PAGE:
London Mayor Sadiq Khan announced his intention to appoint the capital’s first chief digital officer (CDO) today. With Brexit on the horizon, will demand for this role spike this year?
Ten years ago, the job of CDO simply didn’t exist. Even as late as 2013, there were only 500 CDOs across the globe. The ‘digital’ aspect of organisations was also something that was split across multiple people, says Dale Lovell, CDO and UK MD of international adtech company, ADYOULIKE.
However, with the world increasingly adopting a ‘connected’ lifestyle, with little downtime from their digital devices, the role is now essential, not only for companies but also for government and regional authorities.
“The Mayor is right to highlight that transforming the capital into a ‘smart city’ is a critical need in the coming years. London’s incoming CDO will be tasked with radically transforming how the city does business and the role will be focused on helping to pioneer new technology sectors, encouraging collaboration and adopting common standards around data and service transformation,” says Lovell.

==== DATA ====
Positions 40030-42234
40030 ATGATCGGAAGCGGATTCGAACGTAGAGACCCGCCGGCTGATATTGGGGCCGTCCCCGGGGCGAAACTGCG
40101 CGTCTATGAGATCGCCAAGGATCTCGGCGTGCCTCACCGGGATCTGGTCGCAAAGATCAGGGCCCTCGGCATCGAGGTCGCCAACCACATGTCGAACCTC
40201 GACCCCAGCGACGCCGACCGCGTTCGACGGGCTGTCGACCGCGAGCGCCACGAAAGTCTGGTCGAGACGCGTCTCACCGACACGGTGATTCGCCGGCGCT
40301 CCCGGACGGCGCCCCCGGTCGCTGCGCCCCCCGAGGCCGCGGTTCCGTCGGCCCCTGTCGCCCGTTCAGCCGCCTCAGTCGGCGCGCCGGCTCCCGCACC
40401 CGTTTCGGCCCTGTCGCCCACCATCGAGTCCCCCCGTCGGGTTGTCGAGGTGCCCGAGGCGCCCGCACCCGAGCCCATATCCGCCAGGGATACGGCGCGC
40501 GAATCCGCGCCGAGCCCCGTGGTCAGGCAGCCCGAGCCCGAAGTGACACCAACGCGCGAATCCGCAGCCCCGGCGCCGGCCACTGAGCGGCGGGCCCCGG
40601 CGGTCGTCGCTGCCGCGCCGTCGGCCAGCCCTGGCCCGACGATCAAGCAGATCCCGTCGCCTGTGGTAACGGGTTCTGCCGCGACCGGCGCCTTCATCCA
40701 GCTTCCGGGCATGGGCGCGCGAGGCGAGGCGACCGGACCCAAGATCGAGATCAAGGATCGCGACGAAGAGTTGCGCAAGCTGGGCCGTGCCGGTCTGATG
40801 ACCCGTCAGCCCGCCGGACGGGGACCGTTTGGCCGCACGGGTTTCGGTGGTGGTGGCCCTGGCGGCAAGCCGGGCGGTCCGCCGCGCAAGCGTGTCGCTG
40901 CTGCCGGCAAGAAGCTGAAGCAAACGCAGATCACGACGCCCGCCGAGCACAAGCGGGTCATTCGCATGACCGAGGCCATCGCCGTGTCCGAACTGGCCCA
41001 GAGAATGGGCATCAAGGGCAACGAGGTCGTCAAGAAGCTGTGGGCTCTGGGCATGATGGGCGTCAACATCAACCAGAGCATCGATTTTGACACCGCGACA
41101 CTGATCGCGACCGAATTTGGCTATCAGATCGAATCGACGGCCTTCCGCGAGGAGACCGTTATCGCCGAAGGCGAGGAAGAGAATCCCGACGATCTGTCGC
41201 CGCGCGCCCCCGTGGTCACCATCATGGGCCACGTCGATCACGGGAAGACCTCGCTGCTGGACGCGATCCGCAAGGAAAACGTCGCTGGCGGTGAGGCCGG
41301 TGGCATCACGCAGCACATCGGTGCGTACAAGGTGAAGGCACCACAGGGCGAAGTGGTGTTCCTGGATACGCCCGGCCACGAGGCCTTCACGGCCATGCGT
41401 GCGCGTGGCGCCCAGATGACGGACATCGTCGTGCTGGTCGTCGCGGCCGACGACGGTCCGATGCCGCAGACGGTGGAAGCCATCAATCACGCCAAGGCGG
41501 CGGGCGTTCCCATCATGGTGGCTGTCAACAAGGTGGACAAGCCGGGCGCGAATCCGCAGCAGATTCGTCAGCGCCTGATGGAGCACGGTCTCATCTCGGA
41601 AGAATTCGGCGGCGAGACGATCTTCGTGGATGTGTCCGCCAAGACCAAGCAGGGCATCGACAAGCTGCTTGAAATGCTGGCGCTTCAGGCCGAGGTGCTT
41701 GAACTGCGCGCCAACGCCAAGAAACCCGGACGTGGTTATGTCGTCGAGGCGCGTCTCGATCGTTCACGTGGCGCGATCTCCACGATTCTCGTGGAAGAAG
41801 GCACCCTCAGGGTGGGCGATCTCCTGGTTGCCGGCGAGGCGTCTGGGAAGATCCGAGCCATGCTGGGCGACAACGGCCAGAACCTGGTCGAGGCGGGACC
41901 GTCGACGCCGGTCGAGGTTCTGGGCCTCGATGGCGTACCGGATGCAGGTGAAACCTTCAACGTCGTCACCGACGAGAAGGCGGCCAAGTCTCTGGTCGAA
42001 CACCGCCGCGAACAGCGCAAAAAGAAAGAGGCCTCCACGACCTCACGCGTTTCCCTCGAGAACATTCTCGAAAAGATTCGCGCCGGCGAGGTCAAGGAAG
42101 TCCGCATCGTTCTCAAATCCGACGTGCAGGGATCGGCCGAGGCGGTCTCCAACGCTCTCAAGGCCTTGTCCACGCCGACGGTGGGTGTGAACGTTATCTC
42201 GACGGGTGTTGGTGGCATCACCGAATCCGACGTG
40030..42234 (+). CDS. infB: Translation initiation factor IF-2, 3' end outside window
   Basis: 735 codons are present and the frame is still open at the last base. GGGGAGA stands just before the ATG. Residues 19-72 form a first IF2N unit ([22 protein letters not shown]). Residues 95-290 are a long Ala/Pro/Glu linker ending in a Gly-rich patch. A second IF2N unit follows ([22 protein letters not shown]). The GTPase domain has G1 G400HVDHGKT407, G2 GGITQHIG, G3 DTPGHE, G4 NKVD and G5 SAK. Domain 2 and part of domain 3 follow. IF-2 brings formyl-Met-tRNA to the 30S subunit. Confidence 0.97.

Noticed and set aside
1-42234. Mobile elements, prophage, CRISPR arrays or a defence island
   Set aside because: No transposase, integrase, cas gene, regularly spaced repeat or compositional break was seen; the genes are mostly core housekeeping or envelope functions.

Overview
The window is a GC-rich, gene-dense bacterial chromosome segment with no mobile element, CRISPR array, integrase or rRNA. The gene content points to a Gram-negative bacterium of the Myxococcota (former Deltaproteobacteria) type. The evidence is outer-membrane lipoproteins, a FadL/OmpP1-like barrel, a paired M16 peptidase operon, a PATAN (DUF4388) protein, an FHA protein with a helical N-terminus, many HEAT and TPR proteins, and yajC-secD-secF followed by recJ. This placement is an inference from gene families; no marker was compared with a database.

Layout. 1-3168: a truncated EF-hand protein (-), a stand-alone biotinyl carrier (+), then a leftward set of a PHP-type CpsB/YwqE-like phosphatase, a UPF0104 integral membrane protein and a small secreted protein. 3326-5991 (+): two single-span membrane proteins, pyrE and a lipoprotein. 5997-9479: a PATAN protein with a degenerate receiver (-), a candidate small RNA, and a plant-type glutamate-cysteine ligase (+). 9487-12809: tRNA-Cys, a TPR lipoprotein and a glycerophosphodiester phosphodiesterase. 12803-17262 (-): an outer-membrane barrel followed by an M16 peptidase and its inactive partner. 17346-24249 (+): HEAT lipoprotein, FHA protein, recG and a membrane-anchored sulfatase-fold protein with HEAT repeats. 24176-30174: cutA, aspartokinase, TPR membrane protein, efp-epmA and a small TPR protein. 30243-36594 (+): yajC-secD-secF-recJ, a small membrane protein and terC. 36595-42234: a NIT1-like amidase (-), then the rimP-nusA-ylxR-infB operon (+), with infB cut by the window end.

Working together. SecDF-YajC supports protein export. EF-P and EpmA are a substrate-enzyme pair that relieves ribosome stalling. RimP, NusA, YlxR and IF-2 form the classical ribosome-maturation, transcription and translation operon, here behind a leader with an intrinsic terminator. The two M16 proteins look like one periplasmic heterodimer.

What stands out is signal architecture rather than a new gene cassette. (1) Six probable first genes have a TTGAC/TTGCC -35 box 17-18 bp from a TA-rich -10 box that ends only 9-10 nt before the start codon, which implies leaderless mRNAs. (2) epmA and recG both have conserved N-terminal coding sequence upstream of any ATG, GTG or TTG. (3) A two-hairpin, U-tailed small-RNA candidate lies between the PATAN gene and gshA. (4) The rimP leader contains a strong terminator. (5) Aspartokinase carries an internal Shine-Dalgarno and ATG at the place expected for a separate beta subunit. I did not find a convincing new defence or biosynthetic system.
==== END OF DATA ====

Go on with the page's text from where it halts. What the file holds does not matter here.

“To really achieve a ‘smart city’ status with the aim of growing and building London’s reputation as the city that the world looks to for leadership in urban innovation, the Mayor needs to encourage a digital first mindset. That means agile ways of thinking, future-proofing public spending on new projects – with digital infrastructure planned in – and also encouraging and launching initiatives for all businesses and organisations within London to embrace digital.”
According to Lovell, the single most important factor for the success of this role will be the CDO’s ability to be flexible.
“With the uncertainty of Brexit far from over and an environment of ever changing technology, London’s CDO must be able to adapt to rapidly changing circumstances while putting London’s best interests first,” he explains. “The next ten years will see a rapid digitalisation and automation of many key services; with public expectation around the services they receive increasingly built around digital infrastructure. It’s a big challenge to change London, but one that needs to happen now.”